For the properties of triazoles, see: Li et al. (2004); Mernari et al. (1998); Bentiss et al. (1999). For graph-set notation of hydrogen bonding, see: Bernstein et al. (1995). For related structures, see: Matulková et al. (2007, 2008).

Experimental top

An aqueous solution of H2C2O4 (2 mmol in 10 ml water) was added to an aqueous solution of 5-amino-1H-1,2,4-triazole (2 mmol in 10 ml of water). The obtained solution was stirred at 333 K for 30 min and then left to stand at room temperature. Colorless single crystals of the title compound were obtained after some days.

Refinement top

The hydrogen atoms bonded to O1 and N1 were located from a difference map and were allowed to refine. The rest of the H atoms were treated as riding, with C—H = 0.93 Å and N—H = 0.86 Å and with Uiso(H) = 1.2Ueq(C or N).

Computing details top

Data collection: CAD-4 EXPRESS (Enraf–Nonius, 1994); cell refinement: CAD-4 EXPRESS (Enraf–Nonius, 1994); data reduction: XCAD4 (Harms & Wocadlo, 1995); program(s) used to solve structure: SHELXS86 (Sheldrick, 2008); program(s) used to refine structure: SHELXL97 (Sheldrick, 2008); molecular graphics: ORTEP-3 for Windows (Farrugia, 2012); software used to prepare material for publication: WinGX (Farrugia, 2012).

Figures top
[Figure 1] Fig. 1. An ORTEP view of the title salt with the atom-labelling scheme. Displacement ellipsoids are drawn at the 30% probability level. H atoms are represented as small spheres of arbitrary radii.
[Figure 2] Fig. 2. A view of the hydrogen bonds (dotted lines) in the crystal structure of the title salt. H atoms non-participating in hydrogen- bonding were omitted for clarity.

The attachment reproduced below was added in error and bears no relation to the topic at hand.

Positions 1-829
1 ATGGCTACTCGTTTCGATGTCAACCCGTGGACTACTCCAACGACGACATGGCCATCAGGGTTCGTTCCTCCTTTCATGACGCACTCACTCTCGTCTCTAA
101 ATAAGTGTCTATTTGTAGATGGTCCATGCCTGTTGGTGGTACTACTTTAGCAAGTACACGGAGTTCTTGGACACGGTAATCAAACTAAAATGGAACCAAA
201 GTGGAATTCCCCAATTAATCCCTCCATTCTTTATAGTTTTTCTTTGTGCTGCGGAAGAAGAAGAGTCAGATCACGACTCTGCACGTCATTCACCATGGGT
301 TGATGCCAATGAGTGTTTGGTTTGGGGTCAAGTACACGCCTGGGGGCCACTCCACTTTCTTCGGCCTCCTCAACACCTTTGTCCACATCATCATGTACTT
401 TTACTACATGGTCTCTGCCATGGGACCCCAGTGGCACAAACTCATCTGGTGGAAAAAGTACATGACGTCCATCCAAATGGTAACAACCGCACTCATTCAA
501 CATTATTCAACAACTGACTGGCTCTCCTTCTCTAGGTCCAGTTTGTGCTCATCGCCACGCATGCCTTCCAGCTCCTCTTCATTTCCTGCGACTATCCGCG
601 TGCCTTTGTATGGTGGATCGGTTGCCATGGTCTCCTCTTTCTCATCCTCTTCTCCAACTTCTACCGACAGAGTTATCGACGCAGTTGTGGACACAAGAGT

(I) top
Crystal data top
C2H5N4+·C2HO4Dx = 1.707 Mg m3
Mr = 174.13Ag Kα radiation, λ = 0.56080 Å
Trigonal, R3Cell parameters from 25 reflections
Hall symbol: -R 3θ = 9–11°
a = 23.093 (4) ŵ = 0.09 mm1
c = 6.603 (3) ÅT = 293 K
V = 3049.3 (16) Å3Prism, colorless
Z = 180.35 × 0.3 × 0.25 mm
F(000) = 1620
Data collection top
Enraf–Nonius CAD-4
diffractometer
Rint = 0.023
Radiation source: fine-focus sealed tubeθmax = 28.0°, θmin = 2.4°
Graphite monochromatorh = 133
non–profiled ω scansk = 133
3909 measured reflectionsl = 1111
3313 independent reflections2 standard reflections every 120 min
1929 reflections with I > 2σ(I) intensity decay: 1%
Refinement top
Refinement on F2Primary atom site location: structure-invariant direct methods
Least-squares matrix: fullSecondary atom site location: difference Fourier map
R[F2 > 2σ(F2)] = 0.060Hydrogen site location: inferred from neighbouring sites
wR(F2) = 0.194H atoms treated by a mixture of independent and constrained refinement
S = 1.04 w = 1/[σ2(Fo2) + (0.0979P)2 + 1.6007P]
where P = (Fo2 + 2Fc2)/3
3313 reflections(Δ/σ)max < 0.001
121 parametersΔρmax = 0.50 e Å3
0 restraintsΔρmin = 0.42 e Å3
Crystal data top
C2H5N4+·C2HO4Z = 18
Mr = 174.13Ag Kα radiation, λ = 0.56080 Å
Trigonal, R3µ = 0.09 mm1
a = 23.093 (4) ÅT = 293 K
c = 6.603 (3) Å0.35 × 0.3 × 0.25 mm
V = 3049.3 (16) Å3
Data collection top
Enraf–Nonius CAD-4
diffractometer
Rint = 0.023